That LeAnn RimesThe question has been percolating for years: Can women sing Hawaiian falsetto? Or is ha'i the female equivalent of what is called falsetto when performed by men?
yodel translates to
Amy Hanaiali'i Gilliom and guests
perform tonight at the Hawaii Theatre
By John Berger
With Amy Hanaiali'i Gilliom returning to Hawaii Theatre tonight with Genoa Keawe, Kealoha Kalama and Leina'ala Haili as her guests, it seemed a perfect time to ask.
Gilliom, Keawe and Kalama convened at the Willows earlier this week to consider the question. Hawaii Theatre manager Burton White and Eric Keawe, Auntie Genoa's youngest son, joined in the discussion.
First, about ha'i. The relevant translation relates to a style in which singers voice a break when moving between their lower register ("chest voice") and upper register ("head voice"). Hawaiian falsetto singers use this technique to emphasize or add emotional intensity to a phrase or passage, whereas traditional European-American falsetto singers try to eliminate any hint of it.
"When I was studying musical theory (in college), my voice teacher and I spent five years trying to smooth that break out," Gilliom said.
Certain women, like LeAnn Rimes, sing ha'i, she said, singing a few bars of Rimes' hit "Blue" to prove her point.
Keawe agreed. "I've heard that recording and I hear her singing, and she sings like us with the ha'i. You can sing ha'i in any language."
Tonight's concert -- a tribute to the ha'i tradition, and the Honolulu debut of Gilliom's new band -- came out of a conversation she had with White about the Hawaiian falsetto tradition after Frank B. Shaner's recent falsetto contest. They wanted to take a closer look at where women fit in.
"You read that men sing falsetto," White said, "but then you see a lot of women mentioned (too): Auntie Kealoha Kalama, Auntie Genoa, Auntie Leina'ala Haili, Myra English and Lena Machado. That was one of the reasons we decided we were going to get together and celebrate ha'i."
"From what I've read, falsetto usually refers to men singing in a practiced 'head voice,' and ha'i is specifically the break," White said.
"I think falsetto is for the males," Kalama said, sharing a story she'd heard about how George Naope informed a woman who had described herself as a "falsetto singer" that women sing soprano, not falsetto. "If you were mahu, you would sing falsetto."
An older Hawaiian term for male falsetto singing (leowahine) carries with it an implication that the singers are trying to sound like women. Whatever kaona (hidden meanings) may have been associated with leowahine, the preferred term in recent years has been leo ki'eki'e i.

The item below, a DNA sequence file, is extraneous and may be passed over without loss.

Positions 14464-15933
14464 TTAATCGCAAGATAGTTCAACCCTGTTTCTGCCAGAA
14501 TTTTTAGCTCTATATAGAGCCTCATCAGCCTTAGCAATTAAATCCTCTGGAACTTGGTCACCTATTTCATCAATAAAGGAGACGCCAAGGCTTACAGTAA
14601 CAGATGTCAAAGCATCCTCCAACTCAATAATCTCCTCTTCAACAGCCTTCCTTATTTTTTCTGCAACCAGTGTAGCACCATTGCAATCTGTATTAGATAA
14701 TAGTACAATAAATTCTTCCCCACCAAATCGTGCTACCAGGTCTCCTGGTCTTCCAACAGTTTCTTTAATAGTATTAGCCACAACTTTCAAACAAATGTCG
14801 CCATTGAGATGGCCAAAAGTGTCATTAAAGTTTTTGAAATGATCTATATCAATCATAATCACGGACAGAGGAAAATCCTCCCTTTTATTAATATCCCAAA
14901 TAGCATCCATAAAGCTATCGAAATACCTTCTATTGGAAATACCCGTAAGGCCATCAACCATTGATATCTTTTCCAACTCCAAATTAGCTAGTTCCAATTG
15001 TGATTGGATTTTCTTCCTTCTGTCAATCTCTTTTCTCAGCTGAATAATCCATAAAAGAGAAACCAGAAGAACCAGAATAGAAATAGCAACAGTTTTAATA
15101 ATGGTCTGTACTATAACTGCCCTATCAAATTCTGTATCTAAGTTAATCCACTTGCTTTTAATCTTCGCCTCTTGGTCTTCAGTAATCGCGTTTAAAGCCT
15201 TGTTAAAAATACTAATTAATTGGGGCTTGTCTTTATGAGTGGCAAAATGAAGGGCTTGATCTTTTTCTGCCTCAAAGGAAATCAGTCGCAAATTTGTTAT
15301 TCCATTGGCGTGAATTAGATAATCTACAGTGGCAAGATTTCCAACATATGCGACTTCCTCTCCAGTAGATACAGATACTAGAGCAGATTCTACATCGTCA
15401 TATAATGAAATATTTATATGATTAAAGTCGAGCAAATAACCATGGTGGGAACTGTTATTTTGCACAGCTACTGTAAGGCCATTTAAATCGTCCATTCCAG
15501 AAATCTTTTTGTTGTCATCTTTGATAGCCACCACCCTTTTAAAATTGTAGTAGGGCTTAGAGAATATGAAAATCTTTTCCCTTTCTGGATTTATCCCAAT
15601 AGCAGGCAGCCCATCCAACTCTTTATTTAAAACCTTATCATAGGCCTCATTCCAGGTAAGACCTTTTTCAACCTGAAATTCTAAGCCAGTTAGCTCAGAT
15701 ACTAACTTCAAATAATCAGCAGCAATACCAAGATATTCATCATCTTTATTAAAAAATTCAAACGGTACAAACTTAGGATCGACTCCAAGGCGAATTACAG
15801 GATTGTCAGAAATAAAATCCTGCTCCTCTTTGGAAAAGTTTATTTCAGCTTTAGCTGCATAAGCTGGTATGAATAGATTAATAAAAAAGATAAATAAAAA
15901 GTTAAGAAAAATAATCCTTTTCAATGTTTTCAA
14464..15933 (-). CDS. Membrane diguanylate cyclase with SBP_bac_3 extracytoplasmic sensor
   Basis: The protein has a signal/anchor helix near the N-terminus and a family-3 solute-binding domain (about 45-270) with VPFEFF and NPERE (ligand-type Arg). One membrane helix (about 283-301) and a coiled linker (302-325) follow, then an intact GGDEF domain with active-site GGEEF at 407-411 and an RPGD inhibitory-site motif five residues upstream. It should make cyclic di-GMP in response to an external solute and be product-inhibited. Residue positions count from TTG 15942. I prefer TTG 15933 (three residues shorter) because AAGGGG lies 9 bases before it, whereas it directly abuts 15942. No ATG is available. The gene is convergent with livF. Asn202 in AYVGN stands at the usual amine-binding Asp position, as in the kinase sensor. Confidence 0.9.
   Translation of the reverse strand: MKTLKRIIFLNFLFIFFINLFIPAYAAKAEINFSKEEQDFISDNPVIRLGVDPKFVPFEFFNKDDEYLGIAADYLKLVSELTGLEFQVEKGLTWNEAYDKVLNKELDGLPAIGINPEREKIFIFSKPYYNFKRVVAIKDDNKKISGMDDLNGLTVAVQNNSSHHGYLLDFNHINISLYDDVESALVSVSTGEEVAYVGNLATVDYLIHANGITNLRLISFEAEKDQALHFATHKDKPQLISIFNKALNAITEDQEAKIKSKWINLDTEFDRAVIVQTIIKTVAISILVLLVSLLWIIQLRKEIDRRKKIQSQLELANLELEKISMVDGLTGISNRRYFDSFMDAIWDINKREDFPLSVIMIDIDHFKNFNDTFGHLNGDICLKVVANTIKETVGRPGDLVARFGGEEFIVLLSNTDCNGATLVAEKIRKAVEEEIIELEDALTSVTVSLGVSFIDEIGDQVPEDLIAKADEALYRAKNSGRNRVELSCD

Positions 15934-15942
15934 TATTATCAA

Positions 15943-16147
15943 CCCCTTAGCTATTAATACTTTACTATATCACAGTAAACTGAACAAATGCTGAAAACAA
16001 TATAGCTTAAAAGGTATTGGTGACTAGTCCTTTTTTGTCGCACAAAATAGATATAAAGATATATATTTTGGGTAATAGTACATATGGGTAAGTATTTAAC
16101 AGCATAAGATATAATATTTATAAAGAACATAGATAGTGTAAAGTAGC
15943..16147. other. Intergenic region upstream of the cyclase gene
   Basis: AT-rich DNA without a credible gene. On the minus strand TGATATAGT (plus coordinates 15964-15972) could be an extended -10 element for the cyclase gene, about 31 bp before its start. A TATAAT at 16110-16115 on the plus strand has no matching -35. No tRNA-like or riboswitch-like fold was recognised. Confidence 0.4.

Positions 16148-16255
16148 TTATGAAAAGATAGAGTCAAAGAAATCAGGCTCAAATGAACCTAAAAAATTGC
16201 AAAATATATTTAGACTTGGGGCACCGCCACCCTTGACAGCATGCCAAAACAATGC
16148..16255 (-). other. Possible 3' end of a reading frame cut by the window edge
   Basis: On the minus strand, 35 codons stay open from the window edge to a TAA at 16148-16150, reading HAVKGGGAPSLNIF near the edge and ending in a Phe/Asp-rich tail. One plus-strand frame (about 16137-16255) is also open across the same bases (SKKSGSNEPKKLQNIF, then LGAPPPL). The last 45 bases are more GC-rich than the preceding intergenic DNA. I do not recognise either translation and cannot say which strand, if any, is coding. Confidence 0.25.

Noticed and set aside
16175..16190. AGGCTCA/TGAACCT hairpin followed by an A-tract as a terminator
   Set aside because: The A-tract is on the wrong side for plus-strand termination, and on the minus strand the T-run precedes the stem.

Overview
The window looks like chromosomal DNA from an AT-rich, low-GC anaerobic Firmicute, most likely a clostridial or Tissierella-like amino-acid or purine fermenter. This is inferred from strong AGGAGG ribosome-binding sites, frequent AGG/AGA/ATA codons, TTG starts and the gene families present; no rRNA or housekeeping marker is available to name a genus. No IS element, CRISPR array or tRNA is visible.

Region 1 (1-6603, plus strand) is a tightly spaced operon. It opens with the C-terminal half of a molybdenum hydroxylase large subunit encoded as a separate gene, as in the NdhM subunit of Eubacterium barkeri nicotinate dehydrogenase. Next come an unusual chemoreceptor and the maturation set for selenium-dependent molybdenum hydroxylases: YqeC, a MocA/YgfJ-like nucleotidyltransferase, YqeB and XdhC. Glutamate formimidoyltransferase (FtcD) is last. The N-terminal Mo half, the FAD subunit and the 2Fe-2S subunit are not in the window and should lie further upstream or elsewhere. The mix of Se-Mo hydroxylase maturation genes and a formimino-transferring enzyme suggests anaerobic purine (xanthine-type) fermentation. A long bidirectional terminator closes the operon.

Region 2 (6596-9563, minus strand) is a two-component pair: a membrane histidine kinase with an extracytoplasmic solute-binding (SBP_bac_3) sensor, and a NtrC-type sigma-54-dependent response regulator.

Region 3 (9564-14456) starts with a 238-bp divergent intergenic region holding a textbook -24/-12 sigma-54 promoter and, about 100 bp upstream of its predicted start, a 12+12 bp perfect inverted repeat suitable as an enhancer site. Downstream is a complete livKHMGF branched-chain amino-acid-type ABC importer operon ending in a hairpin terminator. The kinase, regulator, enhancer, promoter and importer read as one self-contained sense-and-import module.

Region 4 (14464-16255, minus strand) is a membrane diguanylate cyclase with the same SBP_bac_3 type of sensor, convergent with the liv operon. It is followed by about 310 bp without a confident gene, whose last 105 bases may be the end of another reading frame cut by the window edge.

Gilliom uses ha'i specifically to describe what someone else might call "female falsetto."
"It's the same thing, just a different name. I try and take everything from (Keawe's and Kalama's) albums, and Auntie Leina'ala, and apply it to how I sing. I try to stick to their style because that's the style."
Keawe was a child when she became interested in yodeling -- a European-American style of singing that also utilizes the transition of the break between upper and lower registers, and was already well established here.
"I decided when I grew up I was going to sing like that," she said, giving a brief demonstration of a yodeling technique that was a kissing cousin of ha'i. "Then when I heard Joe Keawe (a relative of her husband) sing (falsetto), I said, 'I can sing like him.' It was because of Joe Keawe that I really took to falsetto singing. That's how I started."
"Ha'i is so important in your phrasing of your song and showing how you feel," Kalama said. "You can sing the regular tune, and then you add a little something to show how you feel."
"The way I learned how to do that was by listening to their albums," Gilliom said. "That was the only way that I could feel what they were feeling, and you have to put your ha'i breaks in the right place."
"Amy's already there (with her own style)," Kalama said.
"Her voice is sweet, and when she does her ha'i, she does it so sweet," Keawe said. "I've told her, 'You've got the looks, you've got the figure, you've got everything.'"
Keawe and Kalama mention Lena Machado, Rosalee Stevenson, Flora Waipa and Alice Wilhelm as women they consider as their forerunners -- "Lena Machado mostly," Keawe said.
Eric Keawe feels that the ha'i tradition skipped the generation that falls between Kalama and Gilliom. Now it's picking up again, with Gilliom the inspiration for young women.
In the meantime, Keawe has been sharing her knowledge with Eric's daughter, Amanda Pomaika'i Keawe.
"She told me, 'Tutu, I want to sing like you,' so I told her, 'Every day, get my recordings, you sit by that phonograph and listen to those recordings,' and that's what she did."
Keawe kept an ear open to her granddaughter's efforts. After a while she began correcting her granddaughter's mistakes and giving her tips on developing her vocal range and breathing. Pomai has no plans to record before she graduates from college, but when she sings "Alika" it's clear she is already a fine vocalist.
"I feel so proud of her," Keawe said. "At the last concert we did, she was wonderful."
"These aunties have been entertaining for so many years that obviously they're doing something right, and you want the same formula. If you can achieve that formula, you'll be entertaining your whole life," Gilliom said.
Featuring Amy Hanaiali'i Gilliom, Genoa Keawe, Kealoha Kalama and Leina'ala Haili
"Hana Hou: Hawaiian
Where: Hawaii Theatre
When: 8 p.m. today
Click for online
calendars and events.
BACK TO TOP